Action at White House Against Biomass

The Washington, D.C. Day of Action Against Big Biomass in front of White House.

At the White House on October 19, the Rachel Carson Council (RCC) rallied with the Dogwood Alliance and thirty members of frontline environmental justice communities from across the Southeast U.S. to call on the Biden Administration to end its support for the production of polluting and climate damaging industrial wood pellets, or woody biomass. During two days in Washington, as part of the International Day of Action Against Big Biomass that held events on six continents, the RCC helped host an advocacy day on Capitol Hill, the rally and press event in front of the White House, and a meeting with the EPA’s Office of Environmental Justice and External Civil Rights and the White House Council on Environmental Quality. Throughout, those most directly affected and harmed by the wood pellet industry in North Carolina, South Carolina, Georgia, Mississippi, and Alabama and were able to share their personal stories with Federal decision-makers.

Large-scale electricity from biomass using wood pellets, a compressed forest product, has created an environmental justice crisis in the southeastern United States. Wood pellet plants create inordinate noise, air, and water pollution in their communities, leaving neighbors with serious health concerns. All too often, these plants are located in low-income, Black, and Indigenous communities, overburdening people with exposure to criteria air pollutants, volatile organic compounds, particulate matter, compromised water quality, noise pollution, and overwhelming smells. The Rachel Carson Council has published three reports on the issue, Clear Cut, Bad Business, and Greenwashing, and has executed local education campaigns to elevate the issue.

Addie Mitchell (Concerned Citizens of Cook County) meeting Rep. Jim Clyburn (D-SC).

Wednesday’s advocacy day kicked off at the RCC headquarters with bagels, coffee, and camaraderie. Leaders in the anti-biomass movement from North Carolina, South Carolina, Georgia, Alabama, and Mississippi got to know each other and prepared for the meetings ahead. Then, we headed across town to Capitol Hill and met with 25 offices in the House and Senate to discuss the environmental justice and climate implications of the dangerous wood pellet biomass industry. We asked Congressional leaders to make sure that no Federal funding intended for renewable energy goes to wood pellet biomass.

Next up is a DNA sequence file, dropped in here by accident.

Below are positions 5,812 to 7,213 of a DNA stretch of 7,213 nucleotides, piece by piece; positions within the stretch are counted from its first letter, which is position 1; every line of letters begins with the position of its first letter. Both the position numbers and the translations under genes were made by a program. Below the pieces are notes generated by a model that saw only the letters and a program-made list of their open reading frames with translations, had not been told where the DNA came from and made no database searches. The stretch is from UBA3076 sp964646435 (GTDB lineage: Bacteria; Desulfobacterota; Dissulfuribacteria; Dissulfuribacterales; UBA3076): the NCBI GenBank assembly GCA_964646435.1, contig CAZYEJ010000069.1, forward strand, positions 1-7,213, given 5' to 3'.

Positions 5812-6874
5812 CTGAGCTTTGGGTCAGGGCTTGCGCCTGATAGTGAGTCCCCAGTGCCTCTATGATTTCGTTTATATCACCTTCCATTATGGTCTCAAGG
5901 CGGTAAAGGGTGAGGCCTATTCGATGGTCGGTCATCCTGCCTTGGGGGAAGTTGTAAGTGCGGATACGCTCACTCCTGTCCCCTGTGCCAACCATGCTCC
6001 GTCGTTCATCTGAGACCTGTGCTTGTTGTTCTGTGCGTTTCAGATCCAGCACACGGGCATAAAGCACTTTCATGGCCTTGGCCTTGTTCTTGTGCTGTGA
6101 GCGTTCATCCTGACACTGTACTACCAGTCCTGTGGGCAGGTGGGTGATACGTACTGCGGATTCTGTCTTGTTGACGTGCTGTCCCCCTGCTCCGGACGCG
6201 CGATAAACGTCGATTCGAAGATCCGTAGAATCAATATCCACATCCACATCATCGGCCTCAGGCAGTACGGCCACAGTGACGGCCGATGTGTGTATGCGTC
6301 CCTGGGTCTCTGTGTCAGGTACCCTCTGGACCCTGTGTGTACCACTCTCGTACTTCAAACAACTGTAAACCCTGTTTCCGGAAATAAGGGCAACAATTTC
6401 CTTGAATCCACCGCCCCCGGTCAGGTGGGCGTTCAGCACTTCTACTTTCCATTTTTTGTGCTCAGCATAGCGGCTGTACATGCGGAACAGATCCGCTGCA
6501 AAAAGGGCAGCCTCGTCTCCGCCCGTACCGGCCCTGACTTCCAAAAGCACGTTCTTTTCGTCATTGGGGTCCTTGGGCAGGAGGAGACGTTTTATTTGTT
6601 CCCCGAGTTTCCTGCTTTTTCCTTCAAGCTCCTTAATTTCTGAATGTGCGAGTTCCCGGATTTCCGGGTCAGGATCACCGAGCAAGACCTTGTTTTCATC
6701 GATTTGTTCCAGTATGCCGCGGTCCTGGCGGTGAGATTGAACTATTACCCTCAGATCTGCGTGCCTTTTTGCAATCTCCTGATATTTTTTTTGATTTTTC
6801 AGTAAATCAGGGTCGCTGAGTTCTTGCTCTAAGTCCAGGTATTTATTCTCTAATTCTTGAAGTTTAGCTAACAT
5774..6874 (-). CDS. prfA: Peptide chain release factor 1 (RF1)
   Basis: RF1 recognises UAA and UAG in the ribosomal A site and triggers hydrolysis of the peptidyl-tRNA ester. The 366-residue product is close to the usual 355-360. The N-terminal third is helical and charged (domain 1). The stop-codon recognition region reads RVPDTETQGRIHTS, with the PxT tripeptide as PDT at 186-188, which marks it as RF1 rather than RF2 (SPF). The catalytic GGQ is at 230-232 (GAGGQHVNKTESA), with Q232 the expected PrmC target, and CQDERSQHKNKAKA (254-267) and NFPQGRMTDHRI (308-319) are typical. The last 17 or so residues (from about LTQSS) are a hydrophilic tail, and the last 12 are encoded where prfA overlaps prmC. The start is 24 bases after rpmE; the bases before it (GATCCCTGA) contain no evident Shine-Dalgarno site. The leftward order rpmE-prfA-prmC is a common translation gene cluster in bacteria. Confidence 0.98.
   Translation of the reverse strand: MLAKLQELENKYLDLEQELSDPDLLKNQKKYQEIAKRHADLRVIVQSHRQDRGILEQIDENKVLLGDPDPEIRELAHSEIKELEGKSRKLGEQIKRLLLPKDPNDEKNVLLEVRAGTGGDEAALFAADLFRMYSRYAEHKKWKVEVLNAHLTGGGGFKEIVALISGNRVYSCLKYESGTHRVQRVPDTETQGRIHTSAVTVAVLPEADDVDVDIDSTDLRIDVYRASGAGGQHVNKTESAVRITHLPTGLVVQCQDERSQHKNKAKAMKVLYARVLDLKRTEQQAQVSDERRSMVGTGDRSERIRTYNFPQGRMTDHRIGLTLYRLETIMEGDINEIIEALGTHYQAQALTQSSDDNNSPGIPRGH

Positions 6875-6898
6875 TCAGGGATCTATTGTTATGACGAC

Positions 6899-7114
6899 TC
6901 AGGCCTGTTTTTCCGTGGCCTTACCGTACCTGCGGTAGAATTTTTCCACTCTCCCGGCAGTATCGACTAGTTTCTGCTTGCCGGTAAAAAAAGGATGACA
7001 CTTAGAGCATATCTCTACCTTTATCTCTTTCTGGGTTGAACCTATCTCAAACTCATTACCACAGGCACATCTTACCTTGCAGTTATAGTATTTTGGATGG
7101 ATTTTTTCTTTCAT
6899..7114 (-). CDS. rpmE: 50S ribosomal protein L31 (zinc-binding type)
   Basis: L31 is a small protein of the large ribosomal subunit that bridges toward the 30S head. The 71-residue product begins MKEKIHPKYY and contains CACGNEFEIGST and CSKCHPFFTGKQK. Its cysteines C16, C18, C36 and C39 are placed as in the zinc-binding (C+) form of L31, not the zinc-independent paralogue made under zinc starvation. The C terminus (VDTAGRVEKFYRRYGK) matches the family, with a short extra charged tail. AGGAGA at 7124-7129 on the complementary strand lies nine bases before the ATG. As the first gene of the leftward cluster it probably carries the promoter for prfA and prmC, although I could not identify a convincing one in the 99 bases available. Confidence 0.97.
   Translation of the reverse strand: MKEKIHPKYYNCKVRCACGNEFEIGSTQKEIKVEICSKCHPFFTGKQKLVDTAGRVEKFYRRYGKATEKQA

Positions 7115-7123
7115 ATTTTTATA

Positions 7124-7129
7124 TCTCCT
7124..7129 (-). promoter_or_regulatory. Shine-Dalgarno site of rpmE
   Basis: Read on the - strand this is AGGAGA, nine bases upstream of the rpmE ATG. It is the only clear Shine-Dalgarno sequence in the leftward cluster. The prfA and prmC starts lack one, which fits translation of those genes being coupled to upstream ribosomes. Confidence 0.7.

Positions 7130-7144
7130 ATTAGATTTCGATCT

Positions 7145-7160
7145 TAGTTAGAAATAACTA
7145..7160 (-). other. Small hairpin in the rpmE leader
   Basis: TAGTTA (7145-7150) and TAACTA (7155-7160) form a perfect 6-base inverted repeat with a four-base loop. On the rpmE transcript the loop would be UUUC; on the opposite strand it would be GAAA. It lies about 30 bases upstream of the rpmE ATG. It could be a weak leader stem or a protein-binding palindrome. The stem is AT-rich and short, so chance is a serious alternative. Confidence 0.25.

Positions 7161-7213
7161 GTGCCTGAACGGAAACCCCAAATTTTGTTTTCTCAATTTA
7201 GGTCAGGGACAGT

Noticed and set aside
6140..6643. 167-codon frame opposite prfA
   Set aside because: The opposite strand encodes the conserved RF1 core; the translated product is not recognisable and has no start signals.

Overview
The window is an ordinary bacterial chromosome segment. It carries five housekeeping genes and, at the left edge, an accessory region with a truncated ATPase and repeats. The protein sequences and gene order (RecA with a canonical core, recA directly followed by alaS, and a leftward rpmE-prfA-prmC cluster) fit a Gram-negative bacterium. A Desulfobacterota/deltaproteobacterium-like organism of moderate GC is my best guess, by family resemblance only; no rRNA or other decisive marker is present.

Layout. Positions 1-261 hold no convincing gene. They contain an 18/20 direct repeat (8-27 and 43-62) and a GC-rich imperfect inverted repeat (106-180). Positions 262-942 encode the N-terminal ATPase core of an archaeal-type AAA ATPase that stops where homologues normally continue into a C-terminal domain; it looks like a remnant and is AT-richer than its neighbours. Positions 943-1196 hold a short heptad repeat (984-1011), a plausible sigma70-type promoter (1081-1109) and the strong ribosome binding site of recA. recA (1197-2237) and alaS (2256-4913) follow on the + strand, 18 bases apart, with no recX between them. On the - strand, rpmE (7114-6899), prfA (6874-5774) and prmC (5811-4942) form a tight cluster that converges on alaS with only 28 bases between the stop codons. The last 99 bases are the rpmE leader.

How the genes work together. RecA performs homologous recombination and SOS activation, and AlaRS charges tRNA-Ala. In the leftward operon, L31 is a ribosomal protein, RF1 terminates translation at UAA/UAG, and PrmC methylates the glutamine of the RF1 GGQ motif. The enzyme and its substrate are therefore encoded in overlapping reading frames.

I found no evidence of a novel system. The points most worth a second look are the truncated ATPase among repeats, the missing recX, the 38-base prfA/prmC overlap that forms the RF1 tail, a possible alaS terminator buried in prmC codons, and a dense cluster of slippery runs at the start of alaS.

Chief Pete Parr of the Pee Dee Indian Tribe.

Thursday the 19th was the official International Day of Action, and the morning kicked off with a press event in front of the White House where community leaders decried the toxic pollution caused by biomass, the deforestation, and the modern-day civil rights movement against the industry. Representative Ro Khanna [D-Ca] joined in solidarity with impacted communities to condemn wood pellet biomass and urge President Biden to instead invest in a renewable energy future. Reverend Leo Woodberry, a long-time leader in environmental justice issues nationally and citizen of Florence, South Carolina, spoke of the clear cutting in the south, how the land is left scarred, flooding is exacerbated, and corporations are enriched off stolen land in communities of color. Chief Pete Parr of the Pee Dee Tribe also talked about how the industry has affected the tribal lands of the Pee Dee in South Carolina. Dr. Treva Gear, from the Concerned Citizens of Cook County in Georgia, called out the fallacy of the “renewable” biomass industry and denounced the two facilities that had been proposed in her hometown of Adel, Georgia, fearing that they would sound the death toll for her community. You can hear those speakers and more here.

Dr. Treva Gear speaking at press event at White House.

Following the press event, we met with staff from the Environmental Protection Agency’s Office of Environmental Justice and External Civil Rights and the White House Council on Environmental Quality. This meeting was more than an education campaign, as the Office of Environmental Justice and EPA Regional Offices have been involved in numerous discussions about the environmental and health consequences of wood pellet biomass before. Community leaders again shared their personal experiences living on the frontline of these facilities, with emotions swelling throughout the two hour meeting. People shared their grief over losing loved ones to diseases associated with wood pellet facilities, fear about future loss, and anger about how long it has taken for state and federal governments to do something to stop them. There was a common refrain: we are sick and tired of being sick and tired.

Our group left the meeting at EPA hopeful after several strong commitments from the Office of Environmental Justice. We gathered again at RCC’s office, enjoyed dinner and drinks, and let loose after a long two days of advocacy. The Bluetooth speaker turned dinner into a party, with everyone dancing and laughing together in joyful celebration. At the end of an exhausting, emotional two days, we had hope for a better future.

Maya Cohn — Director of Policy and Programs

Maya Cohn is the Director of Policy and Programs for the Rachel Carson Council. Before joining RCC, Maya spent five years working on Capitol Hill, most recently as Senator Patrick Leahy’s Legislative Assistant for energy, agriculture, and environmental issues. She received her Bachelor of Arts in Environmental Studies from Skidmore College and is currently pursuing a Master of Science degree at Georgetown University. Maya is passionate about access to clean air, land, and water.